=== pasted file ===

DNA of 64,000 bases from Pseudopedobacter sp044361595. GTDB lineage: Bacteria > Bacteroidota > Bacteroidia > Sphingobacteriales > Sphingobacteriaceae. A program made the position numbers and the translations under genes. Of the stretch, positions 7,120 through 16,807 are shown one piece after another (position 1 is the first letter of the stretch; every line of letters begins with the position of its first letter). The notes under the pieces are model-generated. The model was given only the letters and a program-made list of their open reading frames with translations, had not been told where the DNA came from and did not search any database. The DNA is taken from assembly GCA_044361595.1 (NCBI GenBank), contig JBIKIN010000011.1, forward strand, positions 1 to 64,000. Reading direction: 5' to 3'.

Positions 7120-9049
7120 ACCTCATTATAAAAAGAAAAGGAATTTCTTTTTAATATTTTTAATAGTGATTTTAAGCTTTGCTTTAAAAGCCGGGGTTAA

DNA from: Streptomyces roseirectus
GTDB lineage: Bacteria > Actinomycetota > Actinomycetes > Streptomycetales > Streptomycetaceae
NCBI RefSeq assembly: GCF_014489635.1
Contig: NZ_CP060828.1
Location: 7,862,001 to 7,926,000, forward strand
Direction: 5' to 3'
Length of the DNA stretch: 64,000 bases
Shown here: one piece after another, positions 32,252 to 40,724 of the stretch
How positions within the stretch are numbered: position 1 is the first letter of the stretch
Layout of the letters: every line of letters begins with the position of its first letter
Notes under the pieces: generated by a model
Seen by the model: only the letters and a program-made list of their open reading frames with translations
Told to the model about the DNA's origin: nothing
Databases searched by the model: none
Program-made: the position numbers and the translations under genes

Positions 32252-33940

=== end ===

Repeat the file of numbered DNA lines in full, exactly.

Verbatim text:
DNA of 64,000 bases from Pseudopedobacter sp044361595. GTDB lineage: Bacteria > Bacteroidota > Bacteroidia > Sphingobacteriales > Sphingobacteriaceae. A program made the position numbers and the translations under genes. Of the stretch, positions 7,120 through 16,807 are shown one piece after another (position 1 is the first letter of the stretch; every line of letters begins with the position of its first letter). The notes under the pieces are model-generated. The model was given only the letters and a program-made list of their open reading frames with translations, had not been told where the DNA came from and did not search any database. The DNA is taken from assembly GCA_044361595.1 (NCBI GenBank), contig JBIKIN010000011.1, forward strand, positions 1 to 64,000. Reading direction: 5' to 3'.

Positions 7120-9049
7120 ACCTCATTATAAAAAGAAAAGGAATTTCTTTTTAATATTTTTAATAGTGATTTTAAGCTTTGCTTTAAAAGCCGGGGTTAA

DNA from: Streptomyces roseirectus
GTDB lineage: Bacteria > Actinomycetota > Actinomycetes > Streptomycetales > Streptomycetaceae
NCBI RefSeq assembly: GCF_014489635.1
Contig: NZ_CP060828.1
Location: 7,862,001 to 7,926,000, forward strand
Direction: 5' to 3'
Length of the DNA stretch: 64,000 bases
Shown here: one piece after another, positions 32,252 to 40,724 of the stretch
How positions within the stretch are numbered: position 1 is the first letter of the stretch
Layout of the letters: every line of letters begins with the position of its first letter
Notes under the pieces: generated by a model
Seen by the model: only the letters and a program-made list of their open reading frames with translations
Told to the model about the DNA's origin: nothing
Databases searched by the model: none
Program-made: the position numbers and the translations under genes

Positions 32252-33940